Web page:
What’s the right thing to say to a kidney cancer patient? It’s not always easy to know. Larry Inman shares his advice.
Diagnosed with kidney cancer in June of 2017, I had surgery to remove it in August. I thought I had a clean slate, but was diagnosed with metastatic cancer in December of that year. I am blessed beyond merit by the support system I enjoy and am certain I would not get through this without them. Several friends have expressed uncertainty about what they could/should say as I travel this path, wanting to know what is going on, but not burden me. They want to encourage but not offend me, and I love them for that concern. None of us has a playbook on dealing with these matters, so there is no right or wrong answer. For me personally, here is how I would respond.
First, I don’t enjoy discussing my disease, but I understand it is just part of the gig as a cancer patient. In addition to everyone’s curiosity, there is the feeling that “if I know more, I can do more”, so I do not begrudge anyone asking about my condition and treatments.
Since none of us really knows what to say, we often default to “God has a Plan”, “Any of us could get hit by a bus tomorrow” or any number of comments we all have heard our entire lives. I am a Christian and I would not be able to navigate these waters without my faith. I absolutely believe God has a plan, and yes, we all could get hit by a bus tomorrow. Again, I understand that this comes from deep concern and not knowing what to say, but it doesn’t convey a personal connection to my current situation. I am not criticizing anyone using these (I have used them myself), but a more direct, honest response means so much to me. It’s ok to say this scares the hell out of you; it’s ok to say you don’t understand this and don’t know what to say; it’s ok to joke and kid with me the same way you did before I was diagnosed.
People often aren’t shy about offering suggestions for alternative treatments, protocols, etc…. I realize this comes from a place of love and compassion, and an undeniable urge to help in a situation where we have been somewhat relegated to being helpless. As such, with few exceptions, I will not be offended. That said, I have done way more research than I ever hoped to and, in consultation with my doctors, am well versed in the options available for my particular type of cancer. If I don’t respond enthusiastically to the recent “discovery” or adapt the latest diet cure you send, please understand that I’m not discounting your opinion or not appreciating your concern, but simply tempering my response based on everything I have learned.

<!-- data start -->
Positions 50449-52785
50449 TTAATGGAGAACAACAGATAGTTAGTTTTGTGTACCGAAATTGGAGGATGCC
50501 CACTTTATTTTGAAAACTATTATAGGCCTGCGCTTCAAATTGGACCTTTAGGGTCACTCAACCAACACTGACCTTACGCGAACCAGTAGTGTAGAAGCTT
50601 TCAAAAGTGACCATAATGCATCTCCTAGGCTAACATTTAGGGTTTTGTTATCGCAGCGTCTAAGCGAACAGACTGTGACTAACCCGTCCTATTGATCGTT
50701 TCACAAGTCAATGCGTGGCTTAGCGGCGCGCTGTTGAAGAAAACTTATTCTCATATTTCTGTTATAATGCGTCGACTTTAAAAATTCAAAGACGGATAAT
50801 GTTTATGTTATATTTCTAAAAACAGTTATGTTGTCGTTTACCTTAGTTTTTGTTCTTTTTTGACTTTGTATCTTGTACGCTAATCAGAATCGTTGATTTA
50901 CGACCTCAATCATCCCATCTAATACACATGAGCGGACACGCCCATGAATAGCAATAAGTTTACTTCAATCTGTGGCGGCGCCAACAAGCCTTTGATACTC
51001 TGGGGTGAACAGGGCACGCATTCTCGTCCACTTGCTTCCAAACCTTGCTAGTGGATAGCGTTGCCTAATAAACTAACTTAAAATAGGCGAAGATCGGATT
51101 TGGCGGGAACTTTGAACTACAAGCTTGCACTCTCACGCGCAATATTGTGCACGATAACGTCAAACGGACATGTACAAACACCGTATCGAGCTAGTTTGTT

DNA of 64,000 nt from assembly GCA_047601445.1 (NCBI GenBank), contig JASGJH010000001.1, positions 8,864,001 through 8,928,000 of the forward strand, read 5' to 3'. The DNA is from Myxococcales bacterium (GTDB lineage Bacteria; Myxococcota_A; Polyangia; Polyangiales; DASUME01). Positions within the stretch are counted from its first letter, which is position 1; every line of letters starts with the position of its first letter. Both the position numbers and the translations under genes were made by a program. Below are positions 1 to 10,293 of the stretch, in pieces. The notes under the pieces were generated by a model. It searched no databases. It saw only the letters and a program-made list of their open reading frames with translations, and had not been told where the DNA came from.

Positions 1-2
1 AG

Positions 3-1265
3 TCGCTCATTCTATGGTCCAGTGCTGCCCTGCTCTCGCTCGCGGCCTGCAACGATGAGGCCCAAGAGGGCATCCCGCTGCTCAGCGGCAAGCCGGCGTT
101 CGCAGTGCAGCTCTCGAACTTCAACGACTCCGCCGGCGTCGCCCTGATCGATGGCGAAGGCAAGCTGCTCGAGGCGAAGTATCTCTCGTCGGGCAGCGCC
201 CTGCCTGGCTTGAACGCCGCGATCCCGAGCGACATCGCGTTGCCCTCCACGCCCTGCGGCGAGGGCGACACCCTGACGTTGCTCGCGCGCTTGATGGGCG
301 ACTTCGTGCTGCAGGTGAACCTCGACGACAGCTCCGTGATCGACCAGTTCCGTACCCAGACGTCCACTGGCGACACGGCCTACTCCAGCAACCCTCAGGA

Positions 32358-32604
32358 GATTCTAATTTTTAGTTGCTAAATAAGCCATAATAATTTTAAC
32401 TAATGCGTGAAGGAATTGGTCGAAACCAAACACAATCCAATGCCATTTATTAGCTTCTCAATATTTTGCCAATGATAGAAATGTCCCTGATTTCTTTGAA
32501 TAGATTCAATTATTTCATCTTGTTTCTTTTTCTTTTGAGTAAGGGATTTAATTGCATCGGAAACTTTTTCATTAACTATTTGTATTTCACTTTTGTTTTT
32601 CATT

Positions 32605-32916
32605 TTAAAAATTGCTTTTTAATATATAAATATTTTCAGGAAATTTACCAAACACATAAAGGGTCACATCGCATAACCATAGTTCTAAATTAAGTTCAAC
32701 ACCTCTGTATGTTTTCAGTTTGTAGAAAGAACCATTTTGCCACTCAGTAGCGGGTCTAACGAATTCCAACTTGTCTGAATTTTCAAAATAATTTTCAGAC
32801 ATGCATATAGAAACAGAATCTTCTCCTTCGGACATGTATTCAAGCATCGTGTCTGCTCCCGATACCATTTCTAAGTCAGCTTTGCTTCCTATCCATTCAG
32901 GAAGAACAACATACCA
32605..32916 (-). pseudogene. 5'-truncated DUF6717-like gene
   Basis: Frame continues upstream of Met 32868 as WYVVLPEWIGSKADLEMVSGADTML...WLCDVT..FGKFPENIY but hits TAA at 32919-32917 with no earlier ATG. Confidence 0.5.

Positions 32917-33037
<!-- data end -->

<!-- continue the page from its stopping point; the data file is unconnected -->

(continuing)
Finally, people continually encourage me to be strong. This is valid, because we cancer patients are asked to do unpleasant things that require strength and stamina to forge ahead. But we are also human, and just like people who don’t have this cursed disease, we have days when we aren’t strong, when we want to cuss and scream, and ask “Why me?” We need to be allowed those days as well.
So, the best advice I can give regarding what to say to someone in my position is;
- Let them know you want them to be strong and you will stand behind them and support them in their decisions as they go through this journey.
- When they don’t think they can be strong enough, tell them that is OK and you will stand in the void until they are.
- When they are ready, or are forced, to again exhibit that strength, let them know you will lift them up and stand beside them to ensure they are strong enough to face what lies ahead.
A cancer diagnosis irrevocably changes our lives forever and forces us to accept a “new normal” (not a big fan of that term btw). I have a very serious disease and I must recognize and deal with that fact, but wherever possible, I would like to maintain as much of my “old normal” as possible. We are all trying to get through this the best way we know how, so just show your love and express your honest feelings; that is all I could ever ask.
Larry is a stage 4 kidney cancer patient who participated in the RadVax clinical trial – combining Opdivo/Yervoy infusions with radiation. Following the trial, he underwent IL-2 in October of 2018. Today he is responding well to treatment with Inlyta. He is grateful for the care he has received from his oncologist Dr. Hans Hammers and his team at UTSW.